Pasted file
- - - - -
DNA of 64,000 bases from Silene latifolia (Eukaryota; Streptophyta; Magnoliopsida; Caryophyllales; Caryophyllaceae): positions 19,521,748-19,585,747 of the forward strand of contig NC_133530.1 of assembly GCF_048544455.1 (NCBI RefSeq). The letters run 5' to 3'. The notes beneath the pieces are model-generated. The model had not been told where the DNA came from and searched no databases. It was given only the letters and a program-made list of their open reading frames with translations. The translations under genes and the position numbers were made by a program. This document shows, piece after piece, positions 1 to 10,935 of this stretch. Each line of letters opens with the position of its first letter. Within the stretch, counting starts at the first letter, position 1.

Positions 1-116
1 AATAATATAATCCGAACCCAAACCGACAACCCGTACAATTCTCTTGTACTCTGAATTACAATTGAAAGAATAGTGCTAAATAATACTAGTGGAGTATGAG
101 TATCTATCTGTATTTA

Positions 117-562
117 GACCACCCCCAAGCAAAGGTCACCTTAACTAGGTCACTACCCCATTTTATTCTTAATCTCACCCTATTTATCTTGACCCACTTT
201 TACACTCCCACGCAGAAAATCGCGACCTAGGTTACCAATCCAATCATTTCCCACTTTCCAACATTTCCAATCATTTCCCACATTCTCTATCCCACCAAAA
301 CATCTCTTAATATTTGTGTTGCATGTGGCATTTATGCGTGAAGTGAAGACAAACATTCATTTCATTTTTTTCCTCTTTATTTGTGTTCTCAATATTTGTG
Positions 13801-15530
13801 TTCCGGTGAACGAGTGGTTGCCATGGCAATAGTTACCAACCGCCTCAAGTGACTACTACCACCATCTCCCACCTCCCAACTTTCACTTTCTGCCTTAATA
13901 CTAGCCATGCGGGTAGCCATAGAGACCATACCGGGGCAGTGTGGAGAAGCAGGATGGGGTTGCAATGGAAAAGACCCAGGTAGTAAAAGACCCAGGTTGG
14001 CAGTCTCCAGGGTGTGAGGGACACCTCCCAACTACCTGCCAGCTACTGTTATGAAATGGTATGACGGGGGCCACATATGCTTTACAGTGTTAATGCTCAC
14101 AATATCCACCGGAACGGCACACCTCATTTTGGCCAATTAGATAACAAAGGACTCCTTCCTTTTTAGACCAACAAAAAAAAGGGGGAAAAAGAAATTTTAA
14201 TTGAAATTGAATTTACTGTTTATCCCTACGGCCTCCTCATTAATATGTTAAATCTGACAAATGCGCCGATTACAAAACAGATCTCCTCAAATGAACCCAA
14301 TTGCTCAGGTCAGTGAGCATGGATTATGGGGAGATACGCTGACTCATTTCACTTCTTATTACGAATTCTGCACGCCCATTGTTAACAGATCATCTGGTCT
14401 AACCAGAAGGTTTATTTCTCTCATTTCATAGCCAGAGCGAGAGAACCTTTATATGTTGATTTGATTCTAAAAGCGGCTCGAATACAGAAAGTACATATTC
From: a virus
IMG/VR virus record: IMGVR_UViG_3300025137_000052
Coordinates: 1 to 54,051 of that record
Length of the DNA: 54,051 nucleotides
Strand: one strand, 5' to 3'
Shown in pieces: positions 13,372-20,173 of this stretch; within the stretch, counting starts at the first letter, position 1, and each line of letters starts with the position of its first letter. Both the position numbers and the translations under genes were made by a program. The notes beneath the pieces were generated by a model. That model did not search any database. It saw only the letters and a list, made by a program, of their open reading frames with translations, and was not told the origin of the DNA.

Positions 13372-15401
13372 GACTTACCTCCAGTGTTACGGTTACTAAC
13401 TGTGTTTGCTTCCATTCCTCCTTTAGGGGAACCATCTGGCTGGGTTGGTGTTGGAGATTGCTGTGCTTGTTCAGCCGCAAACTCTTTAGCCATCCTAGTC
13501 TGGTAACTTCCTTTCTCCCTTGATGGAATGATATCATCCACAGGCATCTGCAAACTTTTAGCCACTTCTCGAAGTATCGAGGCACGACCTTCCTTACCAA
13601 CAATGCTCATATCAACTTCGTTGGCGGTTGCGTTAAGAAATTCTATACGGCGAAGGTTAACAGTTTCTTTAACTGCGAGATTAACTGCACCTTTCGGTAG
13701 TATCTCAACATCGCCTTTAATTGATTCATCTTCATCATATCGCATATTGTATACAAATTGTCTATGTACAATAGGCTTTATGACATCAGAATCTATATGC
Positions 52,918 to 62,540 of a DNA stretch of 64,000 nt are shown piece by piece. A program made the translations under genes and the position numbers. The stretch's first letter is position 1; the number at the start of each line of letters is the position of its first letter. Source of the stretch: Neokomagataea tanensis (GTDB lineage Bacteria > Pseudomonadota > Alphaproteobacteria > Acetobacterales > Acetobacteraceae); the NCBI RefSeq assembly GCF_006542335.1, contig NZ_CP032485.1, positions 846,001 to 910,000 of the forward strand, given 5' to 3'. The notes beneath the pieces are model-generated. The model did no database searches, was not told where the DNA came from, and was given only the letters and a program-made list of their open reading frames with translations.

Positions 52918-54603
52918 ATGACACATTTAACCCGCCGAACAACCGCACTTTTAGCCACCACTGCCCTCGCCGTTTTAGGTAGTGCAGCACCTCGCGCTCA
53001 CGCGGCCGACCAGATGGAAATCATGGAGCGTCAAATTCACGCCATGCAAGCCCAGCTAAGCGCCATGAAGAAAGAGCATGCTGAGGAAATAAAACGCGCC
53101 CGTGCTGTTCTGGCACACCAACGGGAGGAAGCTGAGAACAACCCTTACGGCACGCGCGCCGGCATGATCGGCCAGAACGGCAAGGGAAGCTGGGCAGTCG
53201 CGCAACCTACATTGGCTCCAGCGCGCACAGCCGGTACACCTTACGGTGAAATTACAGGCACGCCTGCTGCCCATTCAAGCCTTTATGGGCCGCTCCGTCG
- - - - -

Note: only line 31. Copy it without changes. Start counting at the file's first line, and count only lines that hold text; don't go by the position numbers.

52918 ATGACACATTTAACCCGCCGAACAACCGCACTTTTAGCCACCACTGCCCTCGCCGTTTTAGGTAGTGCAGCACCTCGCGCTCA